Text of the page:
MLMs are cults that prey on moms, Mormons and the military

Originally published at:


Storytime: when I was a university student in Provo, a 3-day job became available to work as a EN-JP translator for the NuSkin convention: thousands of dupes were at the convention center in SLC. My job was to shepherd the Japanese ones on the bus down to Provo, show them the glorious HQ, and generally reassure them in their choices. Not knowing the lingo for ‘upstream’ and ‘downstream’ or ‘sponsor’ or whatever, I resorted to what seemed to be accurate: 親分 (oyabun) and 子分 (kobun) which are the terms for the yakuza. It seemed appropriate. My customers would correct my mislabels, to which I would apologise sheepishly and explain that my Japanese wasn’t very good. Fifteen minutes later, I would use the terms again.


I know one family that got in early on an MLM and made a fortune. Sadly many who know them were encouraged and joined other ones that failed.


MLM: It is possible to have “end customers” to your products that are not related to your downstream.
Pyramid Scam: There is no such thing as “end customers.”


Rather Mary Kay centered but lots and lots of general material on MLMs generally at PinkTruth

The site owner and founder (Tracy) is a forensic accountant and certified expert witness for financial crimes. She dreams of an MLM suing her because, well, discovery is a bitch.


I worked AV for a large Amway conference once. I was struck by how the motivational speeches and videos were all about getting more people under you, and the life of luxury that would get you. Products weren’t even mentioned. It was all about the pyramid, getting on top of a cascade of other people to “Diamond Level”. People would even come up on stage and jubilantly flash the Diamond Level hand symbol – which must have really tested the professionalism of the two sign language translators on stage since the two-handed gesture Amway had chosen to symbolize the top level of pyramidal achievement is the sign language symbol for vagina.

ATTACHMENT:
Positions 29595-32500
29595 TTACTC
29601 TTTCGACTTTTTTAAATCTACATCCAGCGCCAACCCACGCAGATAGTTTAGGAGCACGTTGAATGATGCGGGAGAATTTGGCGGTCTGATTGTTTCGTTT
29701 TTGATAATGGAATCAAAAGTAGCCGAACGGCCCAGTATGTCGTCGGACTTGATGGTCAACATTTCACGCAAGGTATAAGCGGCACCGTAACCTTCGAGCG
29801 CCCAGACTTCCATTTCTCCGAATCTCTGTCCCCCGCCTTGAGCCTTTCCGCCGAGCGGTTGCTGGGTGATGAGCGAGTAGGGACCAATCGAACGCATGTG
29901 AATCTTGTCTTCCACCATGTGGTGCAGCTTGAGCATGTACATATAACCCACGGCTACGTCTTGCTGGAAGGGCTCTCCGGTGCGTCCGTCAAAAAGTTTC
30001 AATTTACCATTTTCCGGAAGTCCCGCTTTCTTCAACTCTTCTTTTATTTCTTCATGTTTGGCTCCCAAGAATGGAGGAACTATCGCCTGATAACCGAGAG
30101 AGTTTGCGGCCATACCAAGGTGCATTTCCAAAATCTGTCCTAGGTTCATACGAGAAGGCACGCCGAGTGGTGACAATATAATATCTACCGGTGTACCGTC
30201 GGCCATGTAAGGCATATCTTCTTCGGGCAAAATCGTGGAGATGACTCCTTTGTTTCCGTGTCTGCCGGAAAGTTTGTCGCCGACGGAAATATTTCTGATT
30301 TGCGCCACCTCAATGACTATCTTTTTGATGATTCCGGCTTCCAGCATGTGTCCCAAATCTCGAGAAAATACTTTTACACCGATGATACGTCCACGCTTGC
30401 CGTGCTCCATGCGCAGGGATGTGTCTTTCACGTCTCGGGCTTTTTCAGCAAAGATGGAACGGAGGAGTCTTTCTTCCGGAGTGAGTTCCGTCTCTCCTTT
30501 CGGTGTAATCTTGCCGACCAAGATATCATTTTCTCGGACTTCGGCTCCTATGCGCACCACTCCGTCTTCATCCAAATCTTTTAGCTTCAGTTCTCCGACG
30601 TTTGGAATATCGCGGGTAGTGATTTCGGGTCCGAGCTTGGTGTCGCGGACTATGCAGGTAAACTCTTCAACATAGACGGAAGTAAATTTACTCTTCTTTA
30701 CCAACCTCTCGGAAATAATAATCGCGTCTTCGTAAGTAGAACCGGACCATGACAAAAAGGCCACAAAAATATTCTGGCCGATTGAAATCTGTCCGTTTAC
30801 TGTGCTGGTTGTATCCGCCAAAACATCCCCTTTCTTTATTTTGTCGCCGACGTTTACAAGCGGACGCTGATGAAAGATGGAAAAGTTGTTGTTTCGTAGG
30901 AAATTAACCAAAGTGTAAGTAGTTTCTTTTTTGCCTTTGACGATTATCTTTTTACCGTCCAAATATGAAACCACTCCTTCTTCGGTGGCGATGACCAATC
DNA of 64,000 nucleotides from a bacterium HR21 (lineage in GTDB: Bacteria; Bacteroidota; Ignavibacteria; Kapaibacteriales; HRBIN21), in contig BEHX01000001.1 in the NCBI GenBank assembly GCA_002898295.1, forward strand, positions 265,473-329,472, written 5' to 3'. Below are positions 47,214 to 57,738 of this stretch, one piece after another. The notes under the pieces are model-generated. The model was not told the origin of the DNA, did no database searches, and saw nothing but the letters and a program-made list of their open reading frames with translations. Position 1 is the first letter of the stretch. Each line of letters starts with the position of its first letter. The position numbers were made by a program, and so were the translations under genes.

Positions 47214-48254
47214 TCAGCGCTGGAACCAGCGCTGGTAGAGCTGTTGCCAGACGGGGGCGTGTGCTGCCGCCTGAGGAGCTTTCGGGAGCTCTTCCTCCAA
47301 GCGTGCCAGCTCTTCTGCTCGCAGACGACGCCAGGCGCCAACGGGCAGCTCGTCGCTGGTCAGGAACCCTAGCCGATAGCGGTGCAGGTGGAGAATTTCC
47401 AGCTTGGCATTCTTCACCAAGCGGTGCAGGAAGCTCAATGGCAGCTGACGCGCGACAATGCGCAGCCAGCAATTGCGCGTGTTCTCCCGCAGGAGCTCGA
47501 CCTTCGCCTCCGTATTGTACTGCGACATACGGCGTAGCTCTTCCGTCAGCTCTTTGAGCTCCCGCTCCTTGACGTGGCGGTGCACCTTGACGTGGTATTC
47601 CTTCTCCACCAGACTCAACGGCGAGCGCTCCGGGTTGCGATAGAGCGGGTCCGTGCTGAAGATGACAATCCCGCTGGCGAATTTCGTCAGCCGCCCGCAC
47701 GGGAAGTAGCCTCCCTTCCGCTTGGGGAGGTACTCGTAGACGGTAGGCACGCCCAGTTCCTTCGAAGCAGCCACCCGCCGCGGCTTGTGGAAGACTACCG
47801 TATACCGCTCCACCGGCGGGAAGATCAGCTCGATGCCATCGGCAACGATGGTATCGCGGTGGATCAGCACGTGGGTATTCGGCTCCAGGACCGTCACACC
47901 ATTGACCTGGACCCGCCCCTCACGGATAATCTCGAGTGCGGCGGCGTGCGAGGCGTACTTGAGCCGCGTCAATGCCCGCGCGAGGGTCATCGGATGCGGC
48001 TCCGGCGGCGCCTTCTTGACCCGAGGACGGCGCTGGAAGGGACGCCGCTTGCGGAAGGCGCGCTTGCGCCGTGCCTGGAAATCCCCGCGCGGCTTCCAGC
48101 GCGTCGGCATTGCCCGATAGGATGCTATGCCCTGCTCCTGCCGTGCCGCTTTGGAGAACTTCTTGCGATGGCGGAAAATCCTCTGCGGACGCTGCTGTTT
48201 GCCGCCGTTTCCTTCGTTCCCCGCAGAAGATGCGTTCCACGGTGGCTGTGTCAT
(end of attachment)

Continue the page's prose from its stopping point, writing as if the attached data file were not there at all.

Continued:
Hard to take Amway seriously after that…


The Dream podcast mentioned in the post is worth checking out.


These organizations seem also to prey on teachers. About half the teachers I know personally have been sucked in at one point or another.

With network marketing, you recruit new salespeople from your group of social contacts to sell to the exact same group of social contacts. That’s competition. You’re slicing the pie thinner and thinner. Any regular salesperson would resist that.


Yes, but in either case they use the exact same tactics to bilk everyone on the chain, pressure them to sell garbage at uncompetitive markup.


Any “real” salesperson would be good enough or have the right temperament to work selling products to perhaps millions of strangers at a real company with things like benefits and retirement accounts. Instead of to dozens of people you know and whose relationships you already value.

MLMs cater to people who aren’t comfortable being a pushy ass (sorry salesfolk but there is definitely a personality type) and who don’t want accept the risk of being a real entrepreneur. So they sell a fake entrepreneurship-in-a-box kit that’s really just a trap that takes advantage of pride, desperation and greed.


Think of all the time, effort and police cars the Blues Brothers could have saved…


There’s nothing wrong with observing the Mormon faith or any other religion